Methods 3: Land Use/Biodiversity

13:30 Jacqueline Ebner and Thomas Trabold

Climate change impacts of Retail food waste treatment options based upon substrate characteristics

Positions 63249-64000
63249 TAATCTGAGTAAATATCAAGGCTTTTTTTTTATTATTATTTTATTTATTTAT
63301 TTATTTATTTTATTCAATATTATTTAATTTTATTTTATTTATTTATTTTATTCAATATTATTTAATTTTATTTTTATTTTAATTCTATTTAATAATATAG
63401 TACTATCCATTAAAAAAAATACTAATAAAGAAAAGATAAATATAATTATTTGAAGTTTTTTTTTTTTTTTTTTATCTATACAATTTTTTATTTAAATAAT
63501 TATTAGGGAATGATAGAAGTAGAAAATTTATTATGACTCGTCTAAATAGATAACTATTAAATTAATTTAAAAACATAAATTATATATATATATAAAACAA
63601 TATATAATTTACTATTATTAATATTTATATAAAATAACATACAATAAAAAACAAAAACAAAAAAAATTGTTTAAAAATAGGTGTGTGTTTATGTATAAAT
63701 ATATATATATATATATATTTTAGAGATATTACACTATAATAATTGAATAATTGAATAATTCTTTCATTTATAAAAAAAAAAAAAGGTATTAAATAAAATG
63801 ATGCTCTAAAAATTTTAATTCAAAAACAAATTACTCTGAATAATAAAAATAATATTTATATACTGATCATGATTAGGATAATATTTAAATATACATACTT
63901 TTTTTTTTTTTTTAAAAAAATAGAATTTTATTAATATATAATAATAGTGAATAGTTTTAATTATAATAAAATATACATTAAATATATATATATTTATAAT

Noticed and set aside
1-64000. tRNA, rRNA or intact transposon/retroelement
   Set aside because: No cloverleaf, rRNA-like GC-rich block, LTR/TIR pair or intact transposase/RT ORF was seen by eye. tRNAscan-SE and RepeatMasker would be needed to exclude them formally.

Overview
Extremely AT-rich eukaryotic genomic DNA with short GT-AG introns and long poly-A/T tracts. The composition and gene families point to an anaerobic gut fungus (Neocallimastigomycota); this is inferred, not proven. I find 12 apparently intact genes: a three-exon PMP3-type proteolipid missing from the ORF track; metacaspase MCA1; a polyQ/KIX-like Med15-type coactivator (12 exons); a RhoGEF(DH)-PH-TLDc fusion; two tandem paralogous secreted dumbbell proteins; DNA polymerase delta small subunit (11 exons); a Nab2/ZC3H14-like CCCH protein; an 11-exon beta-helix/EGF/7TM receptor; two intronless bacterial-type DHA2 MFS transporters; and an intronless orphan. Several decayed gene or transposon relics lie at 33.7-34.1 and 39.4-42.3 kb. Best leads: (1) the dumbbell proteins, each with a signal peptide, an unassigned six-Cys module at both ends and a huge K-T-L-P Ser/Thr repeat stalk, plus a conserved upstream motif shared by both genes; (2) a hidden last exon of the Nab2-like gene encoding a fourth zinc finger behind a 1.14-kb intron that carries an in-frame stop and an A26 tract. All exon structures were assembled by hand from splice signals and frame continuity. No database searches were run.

ABSTRACT. Recently several Northeastern states (i.e. Massachusetts, Connecticut,Vermont) and cities such as NYC, Seattle, San Francisco and Portland have instituted legislation to ban landfilling of commercial food waste. These bans often target supermarkets, which according to an NRDC report generate approximately 46B pounds of food waste annually in the U.S. [1]. These retail institutions often have work processes and personnel, which can enable source separation of their waste streams. Furthermore, they are often faced with more options to treat the waste streams, than those for municipal solid waste (MSW). One criterion important to the choice of waste treatment alternative is the associated climate change impact. Several studies have analyzed the climate change impact of waste treatment alternatives and have concluded that an important factor to consider is the composition of the waste.[2][3] While most studies have been based on municipal solid waste (MSW) a few have considered broad constituents of the waste stream such as food scraps. However, we are not aware of any work that has considered sub categories of food waste, such as bakery waste, produce or canned goods. This study uses empirical data on the characteristics of several categories of source separated retail food waste to develops a model for the greenhouse gas impacts associated with a variety of disposal pathways based upon these characteristics. The results of the model can inform retail food waste generators on the lowest impact treatment pathway for a given waste stream. It can also provide insight into the characteristics most significant to the climate change impact of a given disposal pathway. Finally, the model can be incorporated into multi-criteria models to inform waste treatment and policy decisions.